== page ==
Fatal Jeep Crash Renews Criticism of Recall Fix to Prevent Fires

The Center for Auto Safety is the nation’s premier independent, member driven, non-profit consumer advocacy organization dedicated to improving vehicle safety, quality, and fuel economy on behalf of all drivers, passengers, and pedestrians.

A fatal accident this week involving a Jeep SUV has revived criticism from safety advocates that a federally sanctioned recall plan to keep the vehicle’s fuel tank from igniting in rear-end crashes didn’t go far enough to protect motorists.

Vicki Hill, 58, of Elyria, Ohio, died early Monday morning after her 2007 Jeep Liberty was rear-ended.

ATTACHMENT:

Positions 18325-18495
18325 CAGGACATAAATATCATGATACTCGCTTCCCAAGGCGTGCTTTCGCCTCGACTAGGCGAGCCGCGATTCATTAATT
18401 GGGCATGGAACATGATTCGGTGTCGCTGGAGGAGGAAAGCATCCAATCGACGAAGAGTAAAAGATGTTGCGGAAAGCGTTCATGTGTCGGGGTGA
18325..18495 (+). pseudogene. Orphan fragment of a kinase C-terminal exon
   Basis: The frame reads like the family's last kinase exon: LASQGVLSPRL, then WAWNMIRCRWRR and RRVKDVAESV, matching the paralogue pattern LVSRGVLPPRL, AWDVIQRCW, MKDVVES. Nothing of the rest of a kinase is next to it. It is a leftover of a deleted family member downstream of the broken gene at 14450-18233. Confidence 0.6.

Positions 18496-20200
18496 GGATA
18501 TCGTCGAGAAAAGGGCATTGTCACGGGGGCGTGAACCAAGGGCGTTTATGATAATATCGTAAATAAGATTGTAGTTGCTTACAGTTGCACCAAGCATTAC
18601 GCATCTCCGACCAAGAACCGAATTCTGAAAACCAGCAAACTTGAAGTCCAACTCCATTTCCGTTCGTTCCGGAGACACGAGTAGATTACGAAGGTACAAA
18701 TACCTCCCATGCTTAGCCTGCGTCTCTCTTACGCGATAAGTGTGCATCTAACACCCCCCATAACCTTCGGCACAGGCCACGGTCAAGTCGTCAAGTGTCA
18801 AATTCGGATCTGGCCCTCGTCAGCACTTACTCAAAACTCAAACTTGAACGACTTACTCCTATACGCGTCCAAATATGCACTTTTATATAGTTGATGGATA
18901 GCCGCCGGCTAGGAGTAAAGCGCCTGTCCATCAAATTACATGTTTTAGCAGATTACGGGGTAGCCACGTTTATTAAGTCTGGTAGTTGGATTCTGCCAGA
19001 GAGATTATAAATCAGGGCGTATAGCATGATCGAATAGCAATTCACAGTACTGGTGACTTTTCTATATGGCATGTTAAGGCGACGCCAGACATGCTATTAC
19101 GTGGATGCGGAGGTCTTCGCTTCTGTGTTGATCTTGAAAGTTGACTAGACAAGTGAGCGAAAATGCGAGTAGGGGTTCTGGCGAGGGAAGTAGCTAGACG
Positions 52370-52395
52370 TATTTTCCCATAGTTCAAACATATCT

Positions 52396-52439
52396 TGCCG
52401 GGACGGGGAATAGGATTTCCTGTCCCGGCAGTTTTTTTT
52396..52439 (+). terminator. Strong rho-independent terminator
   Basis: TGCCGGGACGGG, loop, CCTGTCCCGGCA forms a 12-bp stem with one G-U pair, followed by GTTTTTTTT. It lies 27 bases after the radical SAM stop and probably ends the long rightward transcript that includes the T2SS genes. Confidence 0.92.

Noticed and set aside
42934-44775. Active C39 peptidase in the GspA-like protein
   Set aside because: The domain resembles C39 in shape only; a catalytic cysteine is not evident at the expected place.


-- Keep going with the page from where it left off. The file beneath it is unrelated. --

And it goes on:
Hill’s Jeep Liberty was among more than 1 million sport utility vehicles that Fiat Chrysler Automobiles NV agreed to outfit with trailer hitches in 2013. The recall was announced after the National Highway Traffic Safety Administration concluded that the fuel tanks, mounted between the rear suspension and the bumper of the vehicles, were vulnerable to leaks and fires in rear-end crashes.

Online records maintained by Fiat Chrysler show that Hill’s vehicle had the trailer hitch recall performed.

“Here is what appears to be a tragic incident that highlights the exact problems we were concerned about 18 months ago,” said Jason Levine, executive director of the Center for Auto Safety, a Washington-based advocacy group that has urged NHTSA to reopen its investigation into the Jeep fires since at least February, 2016. “Our fear then and our fear today remains to be that the fix is not sufficient.”

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